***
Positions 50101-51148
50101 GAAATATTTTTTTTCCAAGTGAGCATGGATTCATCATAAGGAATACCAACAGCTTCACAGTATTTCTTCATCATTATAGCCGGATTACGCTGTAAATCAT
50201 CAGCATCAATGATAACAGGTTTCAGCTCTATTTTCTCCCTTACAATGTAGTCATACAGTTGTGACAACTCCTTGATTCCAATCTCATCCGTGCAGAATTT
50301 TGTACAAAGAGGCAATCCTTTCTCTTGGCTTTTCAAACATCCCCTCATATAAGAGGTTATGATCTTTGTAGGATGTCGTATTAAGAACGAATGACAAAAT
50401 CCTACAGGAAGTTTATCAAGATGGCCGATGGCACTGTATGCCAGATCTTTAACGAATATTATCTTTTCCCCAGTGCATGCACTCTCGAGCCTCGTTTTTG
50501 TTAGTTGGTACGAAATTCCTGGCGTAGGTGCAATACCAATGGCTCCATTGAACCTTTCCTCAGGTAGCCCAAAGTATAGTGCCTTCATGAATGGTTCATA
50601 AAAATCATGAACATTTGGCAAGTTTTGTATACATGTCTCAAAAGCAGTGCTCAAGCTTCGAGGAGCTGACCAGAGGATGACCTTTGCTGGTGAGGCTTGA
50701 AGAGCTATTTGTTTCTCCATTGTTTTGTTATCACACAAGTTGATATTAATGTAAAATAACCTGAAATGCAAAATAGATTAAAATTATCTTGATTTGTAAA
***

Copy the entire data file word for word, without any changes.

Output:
Positions 50101-51148
50101 GAAATATTTTTTTTCCAAGTGAGCATGGATTCATCATAAGGAATACCAACAGCTTCACAGTATTTCTTCATCATTATAGCCGGATTACGCTGTAAATCAT
50201 CAGCATCAATGATAACAGGTTTCAGCTCTATTTTCTCCCTTACAATGTAGTCATACAGTTGTGACAACTCCTTGATTCCAATCTCATCCGTGCAGAATTT
50301 TGTACAAAGAGGCAATCCTTTCTCTTGGCTTTTCAAACATCCCCTCATATAAGAGGTTATGATCTTTGTAGGATGTCGTATTAAGAACGAATGACAAAAT
50401 CCTACAGGAAGTTTATCAAGATGGCCGATGGCACTGTATGCCAGATCTTTAACGAATATTATCTTTTCCCCAGTGCATGCACTCTCGAGCCTCGTTTTTG
50501 TTAGTTGGTACGAAATTCCTGGCGTAGGTGCAATACCAATGGCTCCATTGAACCTTTCCTCAGGTAGCCCAAAGTATAGTGCCTTCATGAATGGTTCATA
50601 AAAATCATGAACATTTGGCAAGTTTTGTATACATGTCTCAAAAGCAGTGCTCAAGCTTCGAGGAGCTGACCAGAGGATGACCTTTGCTGGTGAGGCTTGA
50701 AGAGCTATTTGTTTCTCCATTGTTTTGTTATCACACAAGTTGATATTAATGTAAAATAACCTGAAATGCAAAATAGATTAAAATTATCTTGATTTGTAAA